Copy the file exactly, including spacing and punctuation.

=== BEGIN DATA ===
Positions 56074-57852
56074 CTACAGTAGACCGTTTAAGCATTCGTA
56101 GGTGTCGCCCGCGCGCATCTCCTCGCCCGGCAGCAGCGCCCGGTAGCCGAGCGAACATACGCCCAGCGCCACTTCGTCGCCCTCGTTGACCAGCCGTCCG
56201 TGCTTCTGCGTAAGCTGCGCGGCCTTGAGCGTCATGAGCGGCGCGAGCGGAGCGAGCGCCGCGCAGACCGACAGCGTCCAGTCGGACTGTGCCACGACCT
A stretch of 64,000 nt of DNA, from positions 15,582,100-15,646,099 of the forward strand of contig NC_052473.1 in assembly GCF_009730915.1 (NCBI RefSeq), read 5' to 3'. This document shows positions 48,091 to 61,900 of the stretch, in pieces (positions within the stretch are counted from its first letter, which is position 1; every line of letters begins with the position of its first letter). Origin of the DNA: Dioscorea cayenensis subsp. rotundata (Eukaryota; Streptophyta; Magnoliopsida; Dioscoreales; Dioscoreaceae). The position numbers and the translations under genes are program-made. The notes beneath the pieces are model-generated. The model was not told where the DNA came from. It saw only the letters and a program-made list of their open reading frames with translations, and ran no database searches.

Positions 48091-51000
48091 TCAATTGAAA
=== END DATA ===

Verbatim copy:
Positions 56074-57852
56074 CTACAGTAGACCGTTTAAGCATTCGTA
56101 GGTGTCGCCCGCGCGCATCTCCTCGCCCGGCAGCAGCGCCCGGTAGCCGAGCGAACATACGCCCAGCGCCACTTCGTCGCCCTCGTTGACCAGCCGTCCG
56201 TGCTTCTGCGTAAGCTGCGCGGCCTTGAGCGTCATGAGCGGCGCGAGCGGAGCGAGCGCCGCGCAGACCGACAGCGTCCAGTCGGACTGTGCCACGACCT
A stretch of 64,000 nt of DNA, from positions 15,582,100-15,646,099 of the forward strand of contig NC_052473.1 in assembly GCF_009730915.1 (NCBI RefSeq), read 5' to 3'. This document shows positions 48,091 to 61,900 of the stretch, in pieces (positions within the stretch are counted from its first letter, which is position 1; every line of letters begins with the position of its first letter). Origin of the DNA: Dioscorea cayenensis subsp. rotundata (Eukaryota; Streptophyta; Magnoliopsida; Dioscoreales; Dioscoreaceae). The position numbers and the translations under genes are program-made. The notes beneath the pieces are model-generated. The model was not told where the DNA came from. It saw only the letters and a program-made list of their open reading frames with translations, and ran no database searches.

Positions 48091-51000
48091 TCAATTGAAA